Taking advantage of the G.I. Bill, Cheatham was able to attend the New York Conservatory of Modern Music in Brooklyn from 1948 to 1950, then from 1950 to 1953 studied at the Westlake College of Music in Los Angeles,[a] where he developed a lifelong friendship with one of his instructors, Russell Garcia. While at Westlake, a piece he wrote for string quartet[b] was performed at a concert with Paul Robeson, and he also received a scholarship to the nearby American Operatic Laboratory. Amongst the visitors to the flat he shared with saxophonist Buddy Collette in Los Angeles were Charlie Parker, and the first Gerry Mulligan quartet (including Chico Hamilton) who went there to rehearse.

Cheatham met his wife, Jean Evans, in 1956 in Buffalo, New York, when the local musicians' union chief called them separately to replace two musicians who could not make a job at the local Elks Ballroom. They married in 1959, and their son, Jonathan, was born the same year His wife also had a daughter from a previous relationship, Shirley, who was born in 1951.

During the 1970s, Cheatham taught jazz at Bennington College in Vermont, and also at the University of Wisconsin in Madison, Wisconsin.

In 1984, Cheatham and his wife won a bronze medal at the New York Festivals Film and TV Awards for the 1983 KPBS television special Three Generations of the Blues, which featured Sippie Wallace, Big Mama Thornton, and Jennie Cheatham.

Also in 1984, the Cheathams formed the Sweet Baby Blues Band, reviving Kansas City-style blues. The first of the eight studio albums they released between 1985 and 1996, Sweet Baby Blues, was the sole recording to receive a Grand Prix du Disque de Jazz[c] from the Hot Club de France in 1985. Their fifth album, Luv in the Afternoon (1990), was also voted amongst the best blues albums of the year in Down Beat magazine's 39th annual poll of international music critics, as published in 1991. In 1998, the band was described as "an earthy jump blues combo that plays funky, hard-swinging, boogie-busting music".

Cheatham's legacy is carried on by several students who went on to become, like him, prominent composer/performer/educators: flutist Nicole Mitchell, bassist Karl E. H. Seigfried, and drummer Vikas Srivastava.

Cheatham died in San Diego, California on January 12, 2007, aged 82, having undergone heart surgery the previous month."

-Wikipedia (https://en.wikipedia.org/wiki/Jimmy_Cheatham)
9/20/2023

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"George Marge - Woodwind player. Born: June 19th, 1933, Albany NY. Died, August 22nd, 1985(Age 52), in River Bend, NJ.

George was recognized by the New York chapter of the National Academy of Recording Arts and Sciences as an MVP as follows: 1982, Flute and Oboe, 1981 Oboe; 1980 Flute and Oboe."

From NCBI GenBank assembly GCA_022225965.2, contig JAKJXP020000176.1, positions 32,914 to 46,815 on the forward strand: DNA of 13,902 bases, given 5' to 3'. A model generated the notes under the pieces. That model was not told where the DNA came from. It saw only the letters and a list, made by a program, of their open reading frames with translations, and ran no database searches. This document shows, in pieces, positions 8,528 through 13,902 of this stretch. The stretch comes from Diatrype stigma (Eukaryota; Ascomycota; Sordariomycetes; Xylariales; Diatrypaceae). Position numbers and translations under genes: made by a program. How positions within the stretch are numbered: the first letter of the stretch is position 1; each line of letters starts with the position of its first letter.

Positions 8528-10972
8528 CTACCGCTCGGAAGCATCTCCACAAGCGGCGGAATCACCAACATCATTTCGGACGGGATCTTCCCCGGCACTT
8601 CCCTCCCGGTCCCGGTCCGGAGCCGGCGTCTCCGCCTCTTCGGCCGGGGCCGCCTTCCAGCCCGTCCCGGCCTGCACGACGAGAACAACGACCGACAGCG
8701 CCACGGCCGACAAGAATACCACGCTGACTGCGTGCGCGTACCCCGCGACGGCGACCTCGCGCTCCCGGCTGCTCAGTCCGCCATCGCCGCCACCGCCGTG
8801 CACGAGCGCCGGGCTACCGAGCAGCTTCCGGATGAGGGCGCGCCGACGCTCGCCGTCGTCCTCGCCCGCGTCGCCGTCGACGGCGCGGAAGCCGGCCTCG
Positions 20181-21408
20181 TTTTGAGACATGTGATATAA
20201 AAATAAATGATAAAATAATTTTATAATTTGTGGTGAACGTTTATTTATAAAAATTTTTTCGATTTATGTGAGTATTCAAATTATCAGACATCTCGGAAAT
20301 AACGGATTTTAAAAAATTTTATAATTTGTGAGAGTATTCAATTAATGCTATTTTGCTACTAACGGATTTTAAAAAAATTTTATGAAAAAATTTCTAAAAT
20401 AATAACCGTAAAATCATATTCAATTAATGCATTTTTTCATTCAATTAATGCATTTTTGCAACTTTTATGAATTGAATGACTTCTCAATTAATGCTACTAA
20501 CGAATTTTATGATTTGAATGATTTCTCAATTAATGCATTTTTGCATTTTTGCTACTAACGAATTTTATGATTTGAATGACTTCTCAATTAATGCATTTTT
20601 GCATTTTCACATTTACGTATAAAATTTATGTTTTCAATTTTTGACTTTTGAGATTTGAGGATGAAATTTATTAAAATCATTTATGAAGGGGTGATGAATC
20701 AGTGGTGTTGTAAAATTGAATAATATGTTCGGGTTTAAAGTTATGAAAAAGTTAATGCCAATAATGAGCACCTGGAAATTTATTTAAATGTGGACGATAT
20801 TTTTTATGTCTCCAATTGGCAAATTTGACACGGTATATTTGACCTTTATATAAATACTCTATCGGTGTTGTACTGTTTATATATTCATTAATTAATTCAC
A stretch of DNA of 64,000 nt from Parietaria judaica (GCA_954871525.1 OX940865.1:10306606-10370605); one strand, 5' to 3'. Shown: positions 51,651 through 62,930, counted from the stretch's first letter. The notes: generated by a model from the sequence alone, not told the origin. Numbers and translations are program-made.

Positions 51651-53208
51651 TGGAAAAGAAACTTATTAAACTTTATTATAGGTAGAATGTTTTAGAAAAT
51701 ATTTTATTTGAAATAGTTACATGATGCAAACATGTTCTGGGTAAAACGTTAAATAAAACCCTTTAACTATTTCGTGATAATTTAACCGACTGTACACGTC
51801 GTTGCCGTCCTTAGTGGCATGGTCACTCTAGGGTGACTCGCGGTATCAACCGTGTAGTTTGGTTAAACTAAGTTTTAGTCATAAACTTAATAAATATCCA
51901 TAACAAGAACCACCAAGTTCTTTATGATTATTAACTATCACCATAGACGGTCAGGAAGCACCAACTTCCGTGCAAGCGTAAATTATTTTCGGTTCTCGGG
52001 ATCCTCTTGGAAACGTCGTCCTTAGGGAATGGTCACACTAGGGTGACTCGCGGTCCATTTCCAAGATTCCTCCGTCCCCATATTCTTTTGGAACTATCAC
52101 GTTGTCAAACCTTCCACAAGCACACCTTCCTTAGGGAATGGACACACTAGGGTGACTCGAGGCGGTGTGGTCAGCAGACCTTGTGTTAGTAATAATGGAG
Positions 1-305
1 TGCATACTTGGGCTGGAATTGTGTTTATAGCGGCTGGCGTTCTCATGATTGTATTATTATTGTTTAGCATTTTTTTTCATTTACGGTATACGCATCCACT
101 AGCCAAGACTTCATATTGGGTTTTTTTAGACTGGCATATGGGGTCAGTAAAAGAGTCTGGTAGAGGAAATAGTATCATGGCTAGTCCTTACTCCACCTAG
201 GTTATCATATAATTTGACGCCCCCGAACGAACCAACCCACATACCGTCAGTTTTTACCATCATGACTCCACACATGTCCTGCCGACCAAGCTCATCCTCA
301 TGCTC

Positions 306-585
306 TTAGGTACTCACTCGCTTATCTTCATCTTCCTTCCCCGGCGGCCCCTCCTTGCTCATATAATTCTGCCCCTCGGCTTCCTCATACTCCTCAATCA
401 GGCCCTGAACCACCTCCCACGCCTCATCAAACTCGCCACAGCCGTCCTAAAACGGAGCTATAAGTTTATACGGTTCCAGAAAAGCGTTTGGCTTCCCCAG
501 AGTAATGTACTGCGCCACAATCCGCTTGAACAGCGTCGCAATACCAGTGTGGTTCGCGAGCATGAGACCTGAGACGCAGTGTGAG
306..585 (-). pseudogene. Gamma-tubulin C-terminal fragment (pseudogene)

-Discogs (https://www.discogs.com/artist/255468-George-Marge)
9/20/2023

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Catherine Norris is an improviser performing on cello, known for her work with Noah Howard and with Bill Dixon.

-Squidco 9/20/2023

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"James Emory Garrison (March 3, 1934 – April 7, 1976) was an American jazz double bassist. He is best remembered for his association with John Coltrane from 1961 to 1967.

Garrison was raised in both Miami, Florida and Philadelphia where he learned to play bass. Garrison came of age in the midst of a thriving Philadelphia jazz scene that included fellow bassists Reggie Workman and Henry Grimes, pianist McCoy Tyner and trumpeter Lee Morgan. Between 1957 and 1962, Garrison played and recorded with trumpeter Kenny Dorham; clarinetist Tony Scott; drummer Philly Joe Jones; and saxophonists Bill Barron, Lee Konitz, and Jackie McLean, as well as Curtis Fuller, Benny Golson, Lennie Tristano, and Pharoah Sanders, among others. In 1959 he first appeared on record with Ornette Coleman on "Art of the Improvisers" (Atlantic, 1959). He continued to work with many leaders, including Walter Bishop, Jr., Coleman, Dorham, and Cal Massey for the next two years.

He formally joined Coltrane's quartet in 1962, replacing Workman. The long trio blues "Chasin' the Trane" is probably his first recorded performance with Coltrane and Elvin Jones. Garrison performed on many classic Coltrane recordings, including A Love Supreme. In concert with Coltrane, Garrison would often play unaccompanied improvised solos, sometimes as the prelude to a song before the other musicians joined in. After John Coltrane's death, Garrison worked and recorded with Alice Coltrane, Hampton Hawes, Archie Shepp, Clifford Thornton and groups led by Elvin Jones.